While the mycelium style and concept worked very well on still images, it did not work very well on live input as it took a lot of time to ‘grow’ into the new input. Hence we restarted from scratch, but using the basic concept of mycelium: moving particles which eat away the input source. For making it work in real-time; we limited the trail length so each new frame new ‘food’ was added for the particles. In the following video, a new frame is added every 5 seconds or so:

Mycellium Buildup from Hangaar.net on Vimeo.

Now that was sorted out, we added the live input as another source. The human contours were filled with gradients and added to the mycelium sketch once every second (so it did feel responsive, but the mycelium needed some time to grow into the new figure each time). Hence contours were never simply contours, but there were particles ‘alive’ inside the contour making a less-obvious but livid contour image. As a bonus, the Kinect noise and detection errors were blended in the bigger image. After some time, the input image (the realtime contour) was blended with sketches from Afreux Beeldfabriek of the Ibis bird so the particles started eating away this sketch. New frames/sources were then added while the contour faded away; but the mycelium kept eating and forming images. This way, we started from live input and ended with mycelium-versions of the sketches in a smooth movement. Parameters were modulated live to match the scene in the theater.


For added excitement, the concept of ‘wanderers’ was implemented. In the mycelium, particles that didn’t got alot to eat died away – but in our case some got a second chance by wandering randomly in the image leaving large trails behind (see above). The amount of wanderers was modulated with music climaxes: more randomness and vividness in the image when the music reached high amplitude.

Finally, a last version was made that produced alot of wanderers to generate an image full of particles, but all originating from Liesa’s realtime contour. When the screen was full, the contour disappeared and the wanderers changed into walking insects.


Getting the visuals from Openframeworks to Resolume: Spout!

But the show was more than just these Openframeworks sketches: there was pre-recorded video, projection mapping to the stage, synchronized music output, a cue system, etc. Instead of writing our own video playback & mapping system, we used Resolume Arena. This supports all needed features out of the box.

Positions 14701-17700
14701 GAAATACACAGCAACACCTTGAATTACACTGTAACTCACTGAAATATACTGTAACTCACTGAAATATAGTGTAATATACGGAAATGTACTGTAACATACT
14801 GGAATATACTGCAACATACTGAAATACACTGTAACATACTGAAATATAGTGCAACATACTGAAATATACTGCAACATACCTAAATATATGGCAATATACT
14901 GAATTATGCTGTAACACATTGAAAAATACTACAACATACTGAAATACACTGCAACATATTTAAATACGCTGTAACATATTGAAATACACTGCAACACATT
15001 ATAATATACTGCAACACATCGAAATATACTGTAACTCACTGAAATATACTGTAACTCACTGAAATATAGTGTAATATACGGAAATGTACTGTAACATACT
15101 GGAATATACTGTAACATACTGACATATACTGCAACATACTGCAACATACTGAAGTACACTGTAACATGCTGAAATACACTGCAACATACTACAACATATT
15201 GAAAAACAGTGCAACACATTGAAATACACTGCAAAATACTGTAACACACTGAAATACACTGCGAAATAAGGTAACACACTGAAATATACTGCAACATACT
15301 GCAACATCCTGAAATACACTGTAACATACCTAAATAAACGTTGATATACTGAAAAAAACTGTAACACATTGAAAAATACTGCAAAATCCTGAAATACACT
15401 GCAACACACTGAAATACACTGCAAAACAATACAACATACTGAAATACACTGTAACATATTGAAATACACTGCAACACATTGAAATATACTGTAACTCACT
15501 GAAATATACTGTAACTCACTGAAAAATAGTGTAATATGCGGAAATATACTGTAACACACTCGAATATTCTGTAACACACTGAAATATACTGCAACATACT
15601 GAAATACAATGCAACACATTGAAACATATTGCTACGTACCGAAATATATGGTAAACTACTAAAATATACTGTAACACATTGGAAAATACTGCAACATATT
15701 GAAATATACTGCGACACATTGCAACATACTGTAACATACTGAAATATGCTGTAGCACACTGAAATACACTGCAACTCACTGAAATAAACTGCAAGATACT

Getting our own Openframeworks visuals into Resolume was a different task. On Mac OSX, we all know Syphon, to get your images from one program into another using only the very efficient GPU memory. Syphon does not support Windows which we use on our projection computer. Resolume also supports FFGL plugins (based on OpenGL) but converting our Openframeworks sketches into native FFGL would be very impractical. Some wrappers exist for building Openframeworks sketches as FFGL plugins, but its not quite there yet.

SpoutWithTitleWhite1-300x300We were in luck: about a year ago, progress was made towards a Syphon alternative on windows, called Spout . It shares textures on the GPU between different OpenGL and DirectX 9/11 programs, and they made a FFGL receiver which can be used in Resolume!

Recently Spout2 was released, a huge improvement over the first version in terms of compatibility (different texture types supported, nice SDK, openframeworks plugins, etc). We used the SDK from their github in our openframework sketches to get our end-result into resolume, with succes! You can find our ofxSpout2 plugin on github which simplifies the texture sending from openframeworks (sending textures in just one line of code: spout.sendTexture(string senderName, ofTextureReference& texture); with support for multiple senders).

We did encounter some stability issues when closing/opening alot of receivers and senders, but after using it a while we just realized changing texture resolutions and types in openframeworks was a bad idea without recreating a new spout sender. Another issue was a huge memory leak: almost 1MB of ram used and not cleared for each send frame! It was posted on the Spout2 github; the memory leak was due to some bug in the Nvidia drivers and fixed by updating to the newest drivers (which is always very dangerous for a production computer used in multiple shows, but we did anyways and it worked!).


This image shows the final system and all components.

For the time being, a short clip can be found here which show some visuals during the development: http://cobra.be/cm/cobra/videozone/rubriek/muziek-videozone/1.21684386

Gihub repo’s for stuff created: